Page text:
The Difference Between a Cash Balance Plan and 401K

You might wonder what the difference between a cash balance plan and 401K is since they sound so similar.

First, the contribution limits are vastly different. You can contribute much less to a 401K than you can a cash balance plan.

Second and most notably, there’s no guarantee on your 401K balance. It’s dependent on the market’s performance which means your balance and fluctuate considerably. There’s no guarantee you’ll have a set amount of money at retirement.

A cash balance plan has a guaranteed balance which becomes the business’s responsibility to make up the difference if the balance isn’t the promised balance at retirement.

For Owner OnlyPermanent Plan Design
Custom Plan StructureHigher Plan Costs
Tax-Deductible FundingMandatory Plan Contributions
Flexible Contribution RangeComplex Structure

In addition, employers can invest the cash balance plan funds just like they can invest other defined benefit plan funds. Participants’ retirement accounts grow by earning annual credits based on a flat percentage of pay and could be integrated with Social Security benefits.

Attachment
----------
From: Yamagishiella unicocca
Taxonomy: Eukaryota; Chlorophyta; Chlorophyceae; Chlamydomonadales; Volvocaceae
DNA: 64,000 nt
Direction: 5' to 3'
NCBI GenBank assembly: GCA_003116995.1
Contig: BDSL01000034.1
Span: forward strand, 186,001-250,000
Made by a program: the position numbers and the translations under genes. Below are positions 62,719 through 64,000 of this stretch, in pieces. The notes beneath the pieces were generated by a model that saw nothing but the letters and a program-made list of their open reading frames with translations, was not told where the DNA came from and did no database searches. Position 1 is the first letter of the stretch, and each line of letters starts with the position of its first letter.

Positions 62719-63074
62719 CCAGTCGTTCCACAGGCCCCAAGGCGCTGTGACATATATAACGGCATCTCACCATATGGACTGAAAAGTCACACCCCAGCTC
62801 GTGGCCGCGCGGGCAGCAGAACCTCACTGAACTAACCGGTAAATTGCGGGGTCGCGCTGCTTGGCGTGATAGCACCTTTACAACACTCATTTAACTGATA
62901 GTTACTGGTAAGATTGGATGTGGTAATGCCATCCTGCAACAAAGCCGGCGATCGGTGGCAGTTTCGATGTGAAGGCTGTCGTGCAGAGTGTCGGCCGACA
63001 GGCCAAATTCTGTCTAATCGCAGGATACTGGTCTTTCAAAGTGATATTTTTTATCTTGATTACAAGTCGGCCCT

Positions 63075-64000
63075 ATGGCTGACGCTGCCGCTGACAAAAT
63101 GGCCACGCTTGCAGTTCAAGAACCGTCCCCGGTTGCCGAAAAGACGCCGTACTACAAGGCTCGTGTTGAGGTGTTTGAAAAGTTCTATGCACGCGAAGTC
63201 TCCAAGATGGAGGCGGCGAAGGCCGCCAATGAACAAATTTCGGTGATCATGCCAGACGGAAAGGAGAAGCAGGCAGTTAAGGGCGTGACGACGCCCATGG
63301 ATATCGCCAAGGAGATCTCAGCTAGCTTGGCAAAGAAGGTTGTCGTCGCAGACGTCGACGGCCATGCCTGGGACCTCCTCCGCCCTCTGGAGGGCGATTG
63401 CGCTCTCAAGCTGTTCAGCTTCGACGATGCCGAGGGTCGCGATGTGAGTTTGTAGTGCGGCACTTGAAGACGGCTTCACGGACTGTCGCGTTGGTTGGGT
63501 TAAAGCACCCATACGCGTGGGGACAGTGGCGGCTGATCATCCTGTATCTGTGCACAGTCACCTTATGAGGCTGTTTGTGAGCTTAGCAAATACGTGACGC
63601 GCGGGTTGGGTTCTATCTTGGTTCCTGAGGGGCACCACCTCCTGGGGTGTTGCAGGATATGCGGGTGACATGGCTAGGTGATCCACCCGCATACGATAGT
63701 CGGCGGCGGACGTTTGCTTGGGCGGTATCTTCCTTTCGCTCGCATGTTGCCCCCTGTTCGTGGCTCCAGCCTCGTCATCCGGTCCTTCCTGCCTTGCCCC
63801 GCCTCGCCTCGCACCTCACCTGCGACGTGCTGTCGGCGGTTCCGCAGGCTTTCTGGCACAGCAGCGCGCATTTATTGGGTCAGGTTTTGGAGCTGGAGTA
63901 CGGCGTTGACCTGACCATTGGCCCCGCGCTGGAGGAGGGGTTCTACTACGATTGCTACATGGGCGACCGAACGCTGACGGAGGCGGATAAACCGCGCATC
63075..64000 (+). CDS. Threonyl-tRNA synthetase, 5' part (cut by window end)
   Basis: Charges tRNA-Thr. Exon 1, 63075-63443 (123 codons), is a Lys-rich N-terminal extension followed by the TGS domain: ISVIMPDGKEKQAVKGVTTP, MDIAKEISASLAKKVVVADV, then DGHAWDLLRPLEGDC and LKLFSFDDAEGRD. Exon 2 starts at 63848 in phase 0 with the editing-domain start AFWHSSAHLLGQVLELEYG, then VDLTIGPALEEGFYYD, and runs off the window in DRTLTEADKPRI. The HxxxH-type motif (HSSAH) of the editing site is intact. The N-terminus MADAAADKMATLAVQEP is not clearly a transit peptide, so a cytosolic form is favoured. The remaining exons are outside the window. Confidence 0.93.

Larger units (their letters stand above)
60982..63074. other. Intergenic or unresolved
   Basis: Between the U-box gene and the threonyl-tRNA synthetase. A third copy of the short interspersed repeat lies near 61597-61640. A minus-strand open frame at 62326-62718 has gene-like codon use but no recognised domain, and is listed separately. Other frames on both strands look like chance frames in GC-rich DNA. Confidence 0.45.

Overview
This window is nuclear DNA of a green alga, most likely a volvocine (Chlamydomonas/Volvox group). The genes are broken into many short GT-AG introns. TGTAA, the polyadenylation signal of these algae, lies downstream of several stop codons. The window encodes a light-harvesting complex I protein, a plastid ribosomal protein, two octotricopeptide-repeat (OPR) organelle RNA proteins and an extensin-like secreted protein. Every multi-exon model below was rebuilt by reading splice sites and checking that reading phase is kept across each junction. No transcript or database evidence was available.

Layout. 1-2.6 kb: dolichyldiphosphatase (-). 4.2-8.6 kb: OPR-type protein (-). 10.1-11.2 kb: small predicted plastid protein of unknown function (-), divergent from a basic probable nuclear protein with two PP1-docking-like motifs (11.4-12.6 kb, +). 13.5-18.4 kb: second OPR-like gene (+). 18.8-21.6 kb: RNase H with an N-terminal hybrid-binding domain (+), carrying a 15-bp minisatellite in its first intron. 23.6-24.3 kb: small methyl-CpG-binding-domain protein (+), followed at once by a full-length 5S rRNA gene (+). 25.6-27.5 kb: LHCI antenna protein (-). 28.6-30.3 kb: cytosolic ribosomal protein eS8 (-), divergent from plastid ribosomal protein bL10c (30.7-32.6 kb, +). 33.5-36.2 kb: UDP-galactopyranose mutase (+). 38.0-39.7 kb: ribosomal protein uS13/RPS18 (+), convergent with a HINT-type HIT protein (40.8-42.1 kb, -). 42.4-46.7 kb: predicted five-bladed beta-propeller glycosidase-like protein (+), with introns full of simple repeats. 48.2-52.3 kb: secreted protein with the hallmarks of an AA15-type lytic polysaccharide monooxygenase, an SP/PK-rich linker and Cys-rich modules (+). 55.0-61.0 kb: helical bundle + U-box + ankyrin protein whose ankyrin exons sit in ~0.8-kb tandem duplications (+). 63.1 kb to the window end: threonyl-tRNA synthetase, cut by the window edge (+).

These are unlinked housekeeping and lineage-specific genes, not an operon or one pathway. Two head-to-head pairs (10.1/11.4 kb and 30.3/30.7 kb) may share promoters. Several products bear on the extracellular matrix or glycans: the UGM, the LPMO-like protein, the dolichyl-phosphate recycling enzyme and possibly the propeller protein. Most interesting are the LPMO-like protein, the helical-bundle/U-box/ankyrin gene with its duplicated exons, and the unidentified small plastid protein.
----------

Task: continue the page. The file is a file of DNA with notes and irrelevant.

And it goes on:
In addition, accounts earn an interest credit each year that is tied to some external index, such as the Consumer Price Index or the rate on U.S. Treasury bills. Benefit accrual formulas based on an employee’s career average earnings tend to be more beneficial to employees just beginning their careers than employees who are close to retirement and have worked most of their employment under a more traditional defined benefit plan.

Final Thoughts

A cash balance plan is worth considering if you are self-employed and don’t have a retirement account or even if you do. If you want to catch up your contributions or ensure you have enough for retirement while decreasing your tax liability, talk to your tax advisor about a cash balance plan.

While it has regulations that can be strict and require more work on your end, it can help you have the money needed for retirement, which is most business owner’s goals in owning a business – setting themselves up for the future.

Paul Sundin